Oct 19, 2019 rated it really liked it  ·  review of another edition
4.75 stars.

This book is a lover of nature, science, music, dedication and belonging.

What makes a book so beautiful is the writing, and what adds to that is pacing. I thoroughly enjoyed this book for its rich details yet fast pace that had me flipping pages faster than ever.

I think this book acts as a wonderful gem, it is a love story yet the love that we see is slow and truly mesmerizing due to the characters being so infatuated yet not realizing it. Witty, charming and surprisingly funny, Ruth

This is my least favourite of the Ibbotson's I've read, unfortunately. I think the set up is really interesting: Ruth gets stranded in Vienna, and, as the daughter of a Jew, is unable to leave, and so risks being caught and sent to a concentration camp. Then Quin, a former associate of her father's, offers her a way out in the form of a morganatic marriage, which they plan to annul once Ruth is safe in England. Parts of this worked for me, but, as a whole, it's not as strong as some of
Julie Reynolds
Aug 21, 2017 rated it it was amazing
Took me a bit longer than usual as didn’t have much reading time in run in to December. However, I found this book enchanting. I had assumed it was an adult book but it’s actually aimed at teen +. Good sound historical background on which to weave Ruth’s story. All in all a great read and am researching more of the author’s books ...more
Jan 21, 2018 rated it it was ok
This was a reread for me, as I loved this author when I was younger. However, I was not so in love with this book this time around. There were a few things that I had problems with, Ruth and Quin’s lack of ability to communicate being the main one.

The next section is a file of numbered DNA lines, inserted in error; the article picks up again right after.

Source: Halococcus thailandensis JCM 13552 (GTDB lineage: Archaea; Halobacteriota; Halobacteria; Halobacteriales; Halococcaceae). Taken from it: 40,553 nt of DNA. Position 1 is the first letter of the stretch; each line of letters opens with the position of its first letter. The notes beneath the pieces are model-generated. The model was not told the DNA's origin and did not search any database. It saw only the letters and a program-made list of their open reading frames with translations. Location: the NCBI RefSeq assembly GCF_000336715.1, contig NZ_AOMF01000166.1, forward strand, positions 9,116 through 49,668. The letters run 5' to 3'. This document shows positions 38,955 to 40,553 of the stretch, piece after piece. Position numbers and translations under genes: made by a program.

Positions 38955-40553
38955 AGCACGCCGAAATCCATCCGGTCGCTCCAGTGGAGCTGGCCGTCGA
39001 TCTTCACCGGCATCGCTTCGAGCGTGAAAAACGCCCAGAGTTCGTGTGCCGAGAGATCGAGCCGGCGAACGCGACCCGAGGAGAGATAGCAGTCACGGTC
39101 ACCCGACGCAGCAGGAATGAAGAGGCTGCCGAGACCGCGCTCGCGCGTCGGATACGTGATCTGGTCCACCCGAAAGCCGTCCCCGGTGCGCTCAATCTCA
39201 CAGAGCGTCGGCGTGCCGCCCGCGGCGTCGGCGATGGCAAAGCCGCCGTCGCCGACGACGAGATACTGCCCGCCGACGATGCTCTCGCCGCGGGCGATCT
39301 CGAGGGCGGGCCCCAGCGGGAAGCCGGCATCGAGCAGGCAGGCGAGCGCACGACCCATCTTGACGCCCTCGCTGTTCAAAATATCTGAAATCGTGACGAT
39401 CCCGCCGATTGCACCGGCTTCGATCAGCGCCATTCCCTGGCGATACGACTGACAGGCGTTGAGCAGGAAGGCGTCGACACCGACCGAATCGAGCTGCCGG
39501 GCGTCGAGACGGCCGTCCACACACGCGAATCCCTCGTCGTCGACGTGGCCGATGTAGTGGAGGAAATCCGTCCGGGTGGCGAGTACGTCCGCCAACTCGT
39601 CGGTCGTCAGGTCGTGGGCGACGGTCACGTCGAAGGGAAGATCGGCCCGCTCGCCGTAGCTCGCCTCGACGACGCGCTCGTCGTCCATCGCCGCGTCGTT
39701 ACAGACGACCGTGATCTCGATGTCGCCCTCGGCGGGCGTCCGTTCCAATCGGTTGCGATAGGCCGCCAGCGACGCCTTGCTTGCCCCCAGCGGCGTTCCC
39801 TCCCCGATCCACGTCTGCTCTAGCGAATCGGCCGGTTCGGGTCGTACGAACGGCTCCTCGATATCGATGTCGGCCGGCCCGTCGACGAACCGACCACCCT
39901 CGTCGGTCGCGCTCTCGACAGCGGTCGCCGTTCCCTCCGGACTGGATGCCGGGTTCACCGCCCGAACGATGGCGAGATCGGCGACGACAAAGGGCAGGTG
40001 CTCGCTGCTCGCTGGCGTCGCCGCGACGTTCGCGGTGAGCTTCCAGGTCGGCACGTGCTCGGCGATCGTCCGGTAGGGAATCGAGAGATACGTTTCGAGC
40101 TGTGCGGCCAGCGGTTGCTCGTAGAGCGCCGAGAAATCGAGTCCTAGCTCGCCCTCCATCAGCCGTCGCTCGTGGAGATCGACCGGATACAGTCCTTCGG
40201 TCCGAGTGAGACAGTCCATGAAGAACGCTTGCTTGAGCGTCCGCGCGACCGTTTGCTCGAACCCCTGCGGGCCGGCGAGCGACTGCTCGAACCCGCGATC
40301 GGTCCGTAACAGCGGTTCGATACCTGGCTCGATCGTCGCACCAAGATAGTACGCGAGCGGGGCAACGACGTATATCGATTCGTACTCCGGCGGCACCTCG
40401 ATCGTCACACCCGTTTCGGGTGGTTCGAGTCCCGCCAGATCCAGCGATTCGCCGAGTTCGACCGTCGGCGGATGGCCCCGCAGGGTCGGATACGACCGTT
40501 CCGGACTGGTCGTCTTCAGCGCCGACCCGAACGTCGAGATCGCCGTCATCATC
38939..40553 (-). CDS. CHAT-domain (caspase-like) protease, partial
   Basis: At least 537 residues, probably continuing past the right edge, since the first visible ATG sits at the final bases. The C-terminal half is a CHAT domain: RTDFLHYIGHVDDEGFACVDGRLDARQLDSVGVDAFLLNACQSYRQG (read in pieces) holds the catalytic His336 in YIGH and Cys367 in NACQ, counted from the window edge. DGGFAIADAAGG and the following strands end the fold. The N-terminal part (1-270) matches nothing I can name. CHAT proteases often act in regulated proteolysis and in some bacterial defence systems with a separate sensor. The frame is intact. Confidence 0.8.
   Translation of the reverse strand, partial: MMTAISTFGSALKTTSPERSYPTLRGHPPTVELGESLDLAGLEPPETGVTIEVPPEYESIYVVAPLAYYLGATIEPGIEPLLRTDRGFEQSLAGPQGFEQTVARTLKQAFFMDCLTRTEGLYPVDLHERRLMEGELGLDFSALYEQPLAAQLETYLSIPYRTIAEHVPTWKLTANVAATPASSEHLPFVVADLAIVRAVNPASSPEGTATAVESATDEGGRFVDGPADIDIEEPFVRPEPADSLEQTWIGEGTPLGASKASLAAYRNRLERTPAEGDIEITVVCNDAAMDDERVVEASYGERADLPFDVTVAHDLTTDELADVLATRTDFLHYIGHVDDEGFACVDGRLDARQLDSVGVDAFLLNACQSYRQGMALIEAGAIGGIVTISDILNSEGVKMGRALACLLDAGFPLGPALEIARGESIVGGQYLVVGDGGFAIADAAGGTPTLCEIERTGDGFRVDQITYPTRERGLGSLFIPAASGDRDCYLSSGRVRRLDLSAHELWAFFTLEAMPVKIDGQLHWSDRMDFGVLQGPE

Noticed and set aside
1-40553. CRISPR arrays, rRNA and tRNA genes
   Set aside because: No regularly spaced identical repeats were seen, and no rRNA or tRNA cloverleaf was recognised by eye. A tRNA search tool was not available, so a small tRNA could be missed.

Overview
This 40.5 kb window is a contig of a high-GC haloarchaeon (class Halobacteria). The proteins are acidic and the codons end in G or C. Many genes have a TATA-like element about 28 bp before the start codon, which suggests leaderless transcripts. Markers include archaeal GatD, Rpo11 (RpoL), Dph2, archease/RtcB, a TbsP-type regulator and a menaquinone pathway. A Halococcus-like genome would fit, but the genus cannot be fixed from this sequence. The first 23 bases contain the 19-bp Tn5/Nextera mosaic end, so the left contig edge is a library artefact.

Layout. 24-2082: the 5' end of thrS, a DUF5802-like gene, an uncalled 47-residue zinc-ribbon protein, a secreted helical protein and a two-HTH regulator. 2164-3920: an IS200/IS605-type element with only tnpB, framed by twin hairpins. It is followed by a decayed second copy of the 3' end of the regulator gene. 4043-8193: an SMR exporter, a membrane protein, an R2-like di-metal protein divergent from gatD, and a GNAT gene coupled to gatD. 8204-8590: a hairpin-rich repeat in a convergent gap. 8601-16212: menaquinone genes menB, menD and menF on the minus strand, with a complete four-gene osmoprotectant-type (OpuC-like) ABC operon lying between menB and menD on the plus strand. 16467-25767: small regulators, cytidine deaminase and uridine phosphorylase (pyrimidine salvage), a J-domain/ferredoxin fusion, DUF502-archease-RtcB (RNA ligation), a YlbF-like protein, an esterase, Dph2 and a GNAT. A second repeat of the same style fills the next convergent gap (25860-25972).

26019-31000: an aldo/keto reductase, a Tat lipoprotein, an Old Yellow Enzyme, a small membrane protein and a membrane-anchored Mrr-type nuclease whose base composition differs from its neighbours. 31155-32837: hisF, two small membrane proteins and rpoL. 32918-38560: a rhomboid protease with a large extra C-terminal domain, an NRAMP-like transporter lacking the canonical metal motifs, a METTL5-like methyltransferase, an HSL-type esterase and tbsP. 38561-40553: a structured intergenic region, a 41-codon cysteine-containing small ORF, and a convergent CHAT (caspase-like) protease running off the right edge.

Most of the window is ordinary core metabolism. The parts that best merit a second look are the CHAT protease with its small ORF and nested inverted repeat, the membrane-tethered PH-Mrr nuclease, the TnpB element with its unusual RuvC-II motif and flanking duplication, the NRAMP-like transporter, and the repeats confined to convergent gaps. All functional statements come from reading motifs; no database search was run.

Jan 19, 2019 rated it liked it  ·  review of another edition
I stole this from my sister while she is gone (thanks!). 5 stars for Eva's writing, 3 stars for the plot. Not my fav but still hilarious with amazing characters, both main and side.
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Young Adult Histo...: The Morning Gift by Eva Ibbotson 6 37 Dec 01, 2014 11:04PM  

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Eva Ibbotson (born Maria Charlotte Michelle Wiesner) was a British novelist specializing in romance and children's fantasy.

She was born in Vienna, Austria, in 1925. When Hitler came into power, her family moved to England. She attended Bedford College, graduating in 1945; Cambridge University from 1946-47; and the University of Durham, from which she graduated with a diploma in education in 1965.
“I want to live like music sounds."- Ruth” 68 likes
“One must not judge other cultures by the standars of one's one,' said Aunt Hilda” 27 likes